As Americans find themselves mired in ghastly swamps of debt, foreclosure, unemployment, and the crumbling of every institution in American society-as they tell themselves that this is just a blip on the radar screen and that if they just work harder, get a better job, cut back here and there, move to the Sun Belt, or postpone having a child, everything will be just fine. We are in pain.
As governments rattle sabers, spend unprecedented amounts for weapons of mass destruction, and as our rulers declare with straight faces that we can and must carry out first-strike nuclear attacks on anyone who rattles more loudly than we do, images of mushroom clouds quietly form in places within the psyche that we do not let ourselves know about, and we eat more, drink more, exercise more, fornicate more, work more, gamble more, clean more, smoke more, and shop more. We are in pain.
And of course, American readers of these words would want to know immediately “what to do about it.” But as an historian, I keep repeating that until you understand how you arrived at where you are, you won’t be able to proceed elsewhere. The “doing obsession” is yet another addiction which we would do well to recover from as quickly as possible. As I stated clearly in my article written a few weeks ago entitled “What To Do? What To Do?” the first step in our recovery is being willing to be, yes BE with the pain we are feeling or sense is impairing our health and wellness.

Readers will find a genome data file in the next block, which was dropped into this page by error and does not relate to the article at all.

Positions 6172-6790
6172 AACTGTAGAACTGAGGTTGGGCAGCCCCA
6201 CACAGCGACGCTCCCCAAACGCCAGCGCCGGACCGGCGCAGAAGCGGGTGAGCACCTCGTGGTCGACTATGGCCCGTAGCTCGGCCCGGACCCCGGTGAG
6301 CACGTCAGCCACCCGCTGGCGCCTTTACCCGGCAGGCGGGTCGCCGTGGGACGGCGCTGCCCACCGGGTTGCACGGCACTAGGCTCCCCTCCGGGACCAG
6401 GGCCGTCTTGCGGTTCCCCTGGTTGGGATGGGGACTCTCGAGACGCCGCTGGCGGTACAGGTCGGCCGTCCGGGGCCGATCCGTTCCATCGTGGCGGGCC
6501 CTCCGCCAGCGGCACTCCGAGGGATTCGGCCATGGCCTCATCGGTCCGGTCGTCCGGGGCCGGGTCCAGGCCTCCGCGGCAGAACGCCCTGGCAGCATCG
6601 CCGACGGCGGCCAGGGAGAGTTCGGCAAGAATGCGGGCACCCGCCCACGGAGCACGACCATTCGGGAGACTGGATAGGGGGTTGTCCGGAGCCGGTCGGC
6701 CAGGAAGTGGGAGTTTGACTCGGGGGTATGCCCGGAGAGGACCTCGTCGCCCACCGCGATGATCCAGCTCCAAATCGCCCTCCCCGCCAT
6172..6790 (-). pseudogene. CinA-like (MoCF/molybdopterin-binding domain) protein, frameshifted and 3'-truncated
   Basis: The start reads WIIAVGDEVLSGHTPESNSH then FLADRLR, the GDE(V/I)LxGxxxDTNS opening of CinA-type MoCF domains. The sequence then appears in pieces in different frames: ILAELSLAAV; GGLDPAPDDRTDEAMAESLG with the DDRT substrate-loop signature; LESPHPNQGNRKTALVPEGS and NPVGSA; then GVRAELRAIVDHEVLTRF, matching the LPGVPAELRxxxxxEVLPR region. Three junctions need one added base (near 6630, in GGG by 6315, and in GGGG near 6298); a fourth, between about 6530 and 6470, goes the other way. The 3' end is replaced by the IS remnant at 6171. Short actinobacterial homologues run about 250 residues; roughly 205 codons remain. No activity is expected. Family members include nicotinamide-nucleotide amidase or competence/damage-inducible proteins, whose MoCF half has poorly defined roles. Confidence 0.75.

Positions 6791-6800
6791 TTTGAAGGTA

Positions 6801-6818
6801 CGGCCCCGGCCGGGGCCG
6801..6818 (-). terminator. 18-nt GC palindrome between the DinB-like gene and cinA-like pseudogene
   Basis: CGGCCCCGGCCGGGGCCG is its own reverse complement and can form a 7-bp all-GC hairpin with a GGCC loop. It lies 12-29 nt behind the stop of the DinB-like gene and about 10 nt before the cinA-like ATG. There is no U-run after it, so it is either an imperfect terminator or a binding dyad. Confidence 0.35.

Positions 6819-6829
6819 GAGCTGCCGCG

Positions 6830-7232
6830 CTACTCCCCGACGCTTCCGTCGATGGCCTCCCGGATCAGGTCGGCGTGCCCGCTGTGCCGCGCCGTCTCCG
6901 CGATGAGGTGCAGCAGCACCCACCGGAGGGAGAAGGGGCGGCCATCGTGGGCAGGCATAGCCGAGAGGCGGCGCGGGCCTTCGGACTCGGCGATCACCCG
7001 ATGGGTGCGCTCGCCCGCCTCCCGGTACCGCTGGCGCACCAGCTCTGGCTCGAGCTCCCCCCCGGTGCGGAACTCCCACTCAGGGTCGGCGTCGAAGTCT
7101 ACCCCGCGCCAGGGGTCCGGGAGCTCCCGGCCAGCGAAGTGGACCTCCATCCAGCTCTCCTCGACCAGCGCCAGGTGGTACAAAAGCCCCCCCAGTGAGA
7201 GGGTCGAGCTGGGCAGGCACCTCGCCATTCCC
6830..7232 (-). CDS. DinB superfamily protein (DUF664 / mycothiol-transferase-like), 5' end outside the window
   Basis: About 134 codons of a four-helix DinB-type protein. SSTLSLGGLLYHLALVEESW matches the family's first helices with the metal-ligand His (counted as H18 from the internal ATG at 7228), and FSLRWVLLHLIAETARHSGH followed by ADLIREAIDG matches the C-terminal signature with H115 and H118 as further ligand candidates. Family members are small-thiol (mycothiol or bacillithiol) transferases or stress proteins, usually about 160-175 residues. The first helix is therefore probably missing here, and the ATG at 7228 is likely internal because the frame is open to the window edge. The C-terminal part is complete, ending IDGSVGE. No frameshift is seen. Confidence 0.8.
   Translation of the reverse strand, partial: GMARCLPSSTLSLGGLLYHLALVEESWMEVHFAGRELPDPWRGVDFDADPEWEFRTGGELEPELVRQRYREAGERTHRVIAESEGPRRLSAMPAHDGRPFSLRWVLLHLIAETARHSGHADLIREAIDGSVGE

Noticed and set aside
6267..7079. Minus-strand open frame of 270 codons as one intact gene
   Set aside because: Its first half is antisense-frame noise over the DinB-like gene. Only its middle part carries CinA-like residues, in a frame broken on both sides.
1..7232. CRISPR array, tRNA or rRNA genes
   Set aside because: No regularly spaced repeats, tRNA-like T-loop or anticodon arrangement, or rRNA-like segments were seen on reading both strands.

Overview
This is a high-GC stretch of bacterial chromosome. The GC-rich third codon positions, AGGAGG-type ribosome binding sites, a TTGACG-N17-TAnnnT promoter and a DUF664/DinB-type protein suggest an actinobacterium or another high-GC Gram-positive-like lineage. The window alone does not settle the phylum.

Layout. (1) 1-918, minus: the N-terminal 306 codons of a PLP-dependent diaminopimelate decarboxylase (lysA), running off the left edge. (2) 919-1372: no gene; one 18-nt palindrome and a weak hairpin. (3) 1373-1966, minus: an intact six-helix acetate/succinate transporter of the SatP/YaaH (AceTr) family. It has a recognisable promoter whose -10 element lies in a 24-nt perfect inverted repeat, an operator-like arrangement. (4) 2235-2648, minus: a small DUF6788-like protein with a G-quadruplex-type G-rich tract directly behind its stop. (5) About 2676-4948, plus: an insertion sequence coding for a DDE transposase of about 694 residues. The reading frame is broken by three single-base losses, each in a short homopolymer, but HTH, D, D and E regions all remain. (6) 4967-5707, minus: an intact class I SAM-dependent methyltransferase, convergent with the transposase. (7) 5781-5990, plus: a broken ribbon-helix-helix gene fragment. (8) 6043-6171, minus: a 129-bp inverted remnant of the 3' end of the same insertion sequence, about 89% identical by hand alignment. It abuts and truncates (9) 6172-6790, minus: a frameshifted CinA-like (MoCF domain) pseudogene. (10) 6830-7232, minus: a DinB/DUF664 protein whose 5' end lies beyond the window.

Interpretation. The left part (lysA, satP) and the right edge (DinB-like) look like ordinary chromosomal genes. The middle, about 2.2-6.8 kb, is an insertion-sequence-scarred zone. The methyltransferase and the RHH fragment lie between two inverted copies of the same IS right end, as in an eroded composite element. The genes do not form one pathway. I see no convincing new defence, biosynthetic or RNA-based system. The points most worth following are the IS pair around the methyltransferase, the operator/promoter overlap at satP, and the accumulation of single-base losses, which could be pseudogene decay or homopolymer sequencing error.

One of the best “prescriptions” I’ve run across is that which Sally Erickson, producer of “What A Way To Go: Life At The End Of Empire” states in her blog “Depression Is A White Peoples’ Disease“:
It’s the disease the civilized have learned to contract in the face of feelings we are afraid to feel. So we don’t. We depress the real, legitimate feelings of sadness and grief, anger and outrage, fear and loneliness. And yet, these feelings are natural, healthy responses to our current human and planetary predicament. When we do not identify and express, and instead “depress,” these feelings, the end result is the emotional fog and lethargy that people routinely label “depression.”